13 June 2018
The lack of accessibility for disabled spectators around events, both at the actual event and when trying to book leaves many feeling discriminated and marginalised, according to a report out this week. The report, mentioned in the following BBC article details issues faced by deaf and disabled music fans, in particular relating to access to tickets. Whilst this report focuses on the music industry, many of the comments will also be relevant for sporting events and puts the spotlight again on the obligations of organisers to improve access and facilities.
The increased visibility of this issue is accompanied by the potential for significant increase in legal action too. Earlier this year it was reported that Sally Reynolds – the mother of an avid eight year old Little Mix fan – successfully challenged LHG Live, the organiser of one of the girl group's recent concerts, in a sign language row. (BBC article).
Ms Reynold, who is deaf, sought an injunction against LHG to require them to provide a sign language interpreter for a concert in September last year. LHG had previously refused to provide an interpreter and so Ms Reynolds' argument constituted a failure to make reasonable adjustments in accordance with the Equality Act 2010. Complaints under the Equality Act 2010 usually result in an award of damages after the event, but to seek an injunction is both rare and unprecedented. This bold step by Ms Reynolds resulted in LHG agreeing to provide the interpreter just hours before the hearing.
The case helps highlight the wider issue and should be a timely reminder of the duties that such organisations are responsible for in providing an equal experience to all of their customers. Service providers need to think about these duties in the context of:
1) Their policies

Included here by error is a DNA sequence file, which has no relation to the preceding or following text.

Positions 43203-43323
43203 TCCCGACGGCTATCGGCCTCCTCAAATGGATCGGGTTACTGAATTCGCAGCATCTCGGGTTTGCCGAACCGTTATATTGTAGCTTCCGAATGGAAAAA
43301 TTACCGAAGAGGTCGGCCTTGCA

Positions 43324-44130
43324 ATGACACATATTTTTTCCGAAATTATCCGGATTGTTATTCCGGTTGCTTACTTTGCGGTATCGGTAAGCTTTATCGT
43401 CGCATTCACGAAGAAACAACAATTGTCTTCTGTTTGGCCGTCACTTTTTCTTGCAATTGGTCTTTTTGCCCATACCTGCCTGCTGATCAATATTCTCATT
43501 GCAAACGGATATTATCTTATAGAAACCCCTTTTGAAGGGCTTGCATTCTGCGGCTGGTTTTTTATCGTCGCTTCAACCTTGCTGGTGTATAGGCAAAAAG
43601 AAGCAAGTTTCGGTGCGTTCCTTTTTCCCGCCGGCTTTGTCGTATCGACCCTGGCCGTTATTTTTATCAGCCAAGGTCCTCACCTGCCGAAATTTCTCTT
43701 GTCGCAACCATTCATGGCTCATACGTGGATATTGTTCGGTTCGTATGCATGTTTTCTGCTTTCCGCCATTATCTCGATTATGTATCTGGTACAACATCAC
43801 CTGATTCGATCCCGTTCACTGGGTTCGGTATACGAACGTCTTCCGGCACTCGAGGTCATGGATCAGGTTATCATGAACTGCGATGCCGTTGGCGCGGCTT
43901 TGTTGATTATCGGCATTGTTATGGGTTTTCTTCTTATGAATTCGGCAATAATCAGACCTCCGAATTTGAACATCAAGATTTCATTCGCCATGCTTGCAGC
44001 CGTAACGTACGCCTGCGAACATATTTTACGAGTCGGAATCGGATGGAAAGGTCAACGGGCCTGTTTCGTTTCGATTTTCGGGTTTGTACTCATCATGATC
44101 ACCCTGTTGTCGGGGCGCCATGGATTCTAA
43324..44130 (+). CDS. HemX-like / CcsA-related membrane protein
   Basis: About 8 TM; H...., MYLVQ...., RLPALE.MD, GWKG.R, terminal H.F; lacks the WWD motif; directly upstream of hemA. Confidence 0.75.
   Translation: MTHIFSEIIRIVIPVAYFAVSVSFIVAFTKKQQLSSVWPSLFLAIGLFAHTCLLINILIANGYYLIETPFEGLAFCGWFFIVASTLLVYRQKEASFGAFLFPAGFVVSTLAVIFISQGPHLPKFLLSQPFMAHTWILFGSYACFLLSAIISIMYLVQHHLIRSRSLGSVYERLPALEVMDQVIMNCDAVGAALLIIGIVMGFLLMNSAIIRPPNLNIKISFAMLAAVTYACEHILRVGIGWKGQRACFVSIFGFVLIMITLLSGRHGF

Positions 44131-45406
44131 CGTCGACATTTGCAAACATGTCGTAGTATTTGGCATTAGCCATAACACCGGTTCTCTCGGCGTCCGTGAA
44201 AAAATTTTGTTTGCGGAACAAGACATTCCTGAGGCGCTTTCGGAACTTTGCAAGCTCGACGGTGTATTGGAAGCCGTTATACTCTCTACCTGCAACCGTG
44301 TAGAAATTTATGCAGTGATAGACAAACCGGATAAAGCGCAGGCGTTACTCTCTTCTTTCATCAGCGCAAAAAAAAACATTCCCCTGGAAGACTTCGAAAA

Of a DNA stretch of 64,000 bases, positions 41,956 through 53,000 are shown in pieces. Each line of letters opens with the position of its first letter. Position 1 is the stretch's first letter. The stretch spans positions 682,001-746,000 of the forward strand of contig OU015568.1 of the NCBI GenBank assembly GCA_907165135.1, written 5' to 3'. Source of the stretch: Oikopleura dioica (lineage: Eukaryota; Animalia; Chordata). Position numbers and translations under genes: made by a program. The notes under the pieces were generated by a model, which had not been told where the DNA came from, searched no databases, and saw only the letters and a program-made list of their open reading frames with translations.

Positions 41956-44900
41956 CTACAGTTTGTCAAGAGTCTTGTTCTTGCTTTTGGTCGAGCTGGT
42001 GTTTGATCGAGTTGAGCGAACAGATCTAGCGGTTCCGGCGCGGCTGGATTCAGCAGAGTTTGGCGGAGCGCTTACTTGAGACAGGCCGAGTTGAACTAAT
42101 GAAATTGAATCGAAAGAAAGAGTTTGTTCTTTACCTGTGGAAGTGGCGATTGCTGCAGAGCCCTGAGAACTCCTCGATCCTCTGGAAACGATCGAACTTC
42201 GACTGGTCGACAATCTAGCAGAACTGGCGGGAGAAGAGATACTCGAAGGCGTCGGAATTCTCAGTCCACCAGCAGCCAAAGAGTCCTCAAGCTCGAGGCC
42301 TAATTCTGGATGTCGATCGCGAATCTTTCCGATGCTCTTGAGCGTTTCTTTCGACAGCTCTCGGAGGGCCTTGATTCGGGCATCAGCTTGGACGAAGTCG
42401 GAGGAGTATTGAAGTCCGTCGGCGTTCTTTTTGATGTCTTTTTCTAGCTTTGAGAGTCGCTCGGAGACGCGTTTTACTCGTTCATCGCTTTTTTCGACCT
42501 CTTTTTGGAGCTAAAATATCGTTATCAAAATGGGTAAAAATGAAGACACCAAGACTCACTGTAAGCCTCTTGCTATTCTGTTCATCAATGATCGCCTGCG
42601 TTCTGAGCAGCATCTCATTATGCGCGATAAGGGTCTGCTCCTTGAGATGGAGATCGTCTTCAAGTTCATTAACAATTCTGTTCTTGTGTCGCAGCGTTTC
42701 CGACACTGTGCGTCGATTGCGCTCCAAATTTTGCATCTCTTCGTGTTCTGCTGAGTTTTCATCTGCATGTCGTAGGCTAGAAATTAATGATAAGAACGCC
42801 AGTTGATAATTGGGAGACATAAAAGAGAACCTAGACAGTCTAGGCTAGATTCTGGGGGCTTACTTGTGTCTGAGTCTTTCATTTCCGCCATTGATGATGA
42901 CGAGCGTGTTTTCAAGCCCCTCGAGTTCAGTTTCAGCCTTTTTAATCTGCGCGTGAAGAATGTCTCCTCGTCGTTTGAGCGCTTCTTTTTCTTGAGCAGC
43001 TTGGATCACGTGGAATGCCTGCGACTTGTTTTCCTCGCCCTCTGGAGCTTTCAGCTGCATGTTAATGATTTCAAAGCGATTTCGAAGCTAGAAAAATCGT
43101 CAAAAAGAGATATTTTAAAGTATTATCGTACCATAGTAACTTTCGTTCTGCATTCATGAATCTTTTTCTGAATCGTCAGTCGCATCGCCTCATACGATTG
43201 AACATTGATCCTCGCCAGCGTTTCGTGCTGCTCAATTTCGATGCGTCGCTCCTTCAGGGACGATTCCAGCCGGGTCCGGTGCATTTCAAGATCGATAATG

2) Their promises; and
3) The provision of auxiliary aids.
The third of these duties is where Ms Reynolds argued that LHG fell short and is perhaps the one that most organisations overlook and a reminder that service providers need to be thinking about disabilities that can equally be invisible.
We hope this case will lead to better access and co-operation from the organisers of sporting and entertainment events. Such organisers must think ahead and proactively put in place provisions to assist disabled customers. It is possible that not every potential adjustment has been considered in advance by an organiser, particularly where a customer has a more unique disability or complex needs. Disabled customers should be able to approach organisers to discuss their needs and organisers should engage with these requests at an early stage. Failure to do so can lead to customers feeling discriminated and organisers faced with defending an injunction as a result. Organisers should therefore put in place procedures for swiftly dealing with requests and to make it clear how individuals can make such requests if necessary.
Back in March 2017, we wrote about the obligations of sports organisations towards disabled spectators click here for our article.